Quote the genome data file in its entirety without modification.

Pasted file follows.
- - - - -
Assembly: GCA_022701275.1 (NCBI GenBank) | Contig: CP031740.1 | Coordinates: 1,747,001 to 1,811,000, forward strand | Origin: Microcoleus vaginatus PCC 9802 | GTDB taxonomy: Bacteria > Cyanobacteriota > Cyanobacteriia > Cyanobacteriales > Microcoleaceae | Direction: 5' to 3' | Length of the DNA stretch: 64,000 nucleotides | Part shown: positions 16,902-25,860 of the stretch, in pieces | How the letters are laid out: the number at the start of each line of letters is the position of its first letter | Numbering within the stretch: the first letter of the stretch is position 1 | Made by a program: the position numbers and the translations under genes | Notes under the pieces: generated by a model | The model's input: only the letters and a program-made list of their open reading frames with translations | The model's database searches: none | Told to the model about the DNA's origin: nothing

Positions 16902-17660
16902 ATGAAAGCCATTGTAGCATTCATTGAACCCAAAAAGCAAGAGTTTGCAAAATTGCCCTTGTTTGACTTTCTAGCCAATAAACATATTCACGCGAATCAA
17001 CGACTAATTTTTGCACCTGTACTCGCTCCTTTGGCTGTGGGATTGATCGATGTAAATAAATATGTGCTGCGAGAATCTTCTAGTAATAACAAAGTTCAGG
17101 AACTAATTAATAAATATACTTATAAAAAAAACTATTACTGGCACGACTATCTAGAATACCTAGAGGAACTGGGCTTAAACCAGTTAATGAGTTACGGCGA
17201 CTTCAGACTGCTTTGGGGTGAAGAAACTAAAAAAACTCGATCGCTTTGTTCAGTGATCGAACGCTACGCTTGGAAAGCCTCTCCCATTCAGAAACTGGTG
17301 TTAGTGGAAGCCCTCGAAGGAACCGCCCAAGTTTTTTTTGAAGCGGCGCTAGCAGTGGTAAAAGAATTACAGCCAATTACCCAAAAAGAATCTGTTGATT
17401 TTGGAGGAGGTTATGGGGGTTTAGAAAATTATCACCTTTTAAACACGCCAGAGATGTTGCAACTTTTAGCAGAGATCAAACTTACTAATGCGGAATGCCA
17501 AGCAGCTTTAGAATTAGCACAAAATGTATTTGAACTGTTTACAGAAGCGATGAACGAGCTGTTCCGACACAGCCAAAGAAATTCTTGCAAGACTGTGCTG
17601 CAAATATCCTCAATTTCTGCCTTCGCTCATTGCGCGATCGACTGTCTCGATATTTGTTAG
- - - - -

Assembly: GCA_022701275.1 (NCBI GenBank) | Contig: CP031740.1 | Coordinates: 1,747,001 to 1,811,000, forward strand | Origin: Microcoleus vaginatus PCC 9802 | GTDB taxonomy: Bacteria > Cyanobacteriota > Cyanobacteriia > Cyanobacteriales > Microcoleaceae | Direction: 5' to 3' | Length of the DNA stretch: 64,000 nucleotides | Part shown: positions 16,902-25,860 of the stretch, in pieces | How the letters are laid out: the number at the start of each line of letters is the position of its first letter | Numbering within the stretch: the first letter of the stretch is position 1 | Made by a program: the position numbers and the translations under genes | Notes under the pieces: generated by a model | The model's input: only the letters and a program-made list of their open reading frames with translations | The model's database searches: none | Told to the model about the DNA's origin: nothing

Positions 16902-17660
16902 ATGAAAGCCATTGTAGCATTCATTGAACCCAAAAAGCAAGAGTTTGCAAAATTGCCCTTGTTTGACTTTCTAGCCAATAAACATATTCACGCGAATCAA
17001 CGACTAATTTTTGCACCTGTACTCGCTCCTTTGGCTGTGGGATTGATCGATGTAAATAAATATGTGCTGCGAGAATCTTCTAGTAATAACAAAGTTCAGG
17101 AACTAATTAATAAATATACTTATAAAAAAAACTATTACTGGCACGACTATCTAGAATACCTAGAGGAACTGGGCTTAAACCAGTTAATGAGTTACGGCGA
17201 CTTCAGACTGCTTTGGGGTGAAGAAACTAAAAAAACTCGATCGCTTTGTTCAGTGATCGAACGCTACGCTTGGAAAGCCTCTCCCATTCAGAAACTGGTG
17301 TTAGTGGAAGCCCTCGAAGGAACCGCCCAAGTTTTTTTTGAAGCGGCGCTAGCAGTGGTAAAAGAATTACAGCCAATTACCCAAAAAGAATCTGTTGATT
17401 TTGGAGGAGGTTATGGGGGTTTAGAAAATTATCACCTTTTAAACACGCCAGAGATGTTGCAACTTTTAGCAGAGATCAAACTTACTAATGCGGAATGCCA
17501 AGCAGCTTTAGAATTAGCACAAAATGTATTTGAACTGTTTACAGAAGCGATGAACGAGCTGTTCCGACACAGCCAAAGAAATTCTTGCAAGACTGTGCTG
17601 CAAATATCCTCAATTTCTGCCTTCGCTCATTGCGCGATCGACTGTCTCGATATTTGTTAG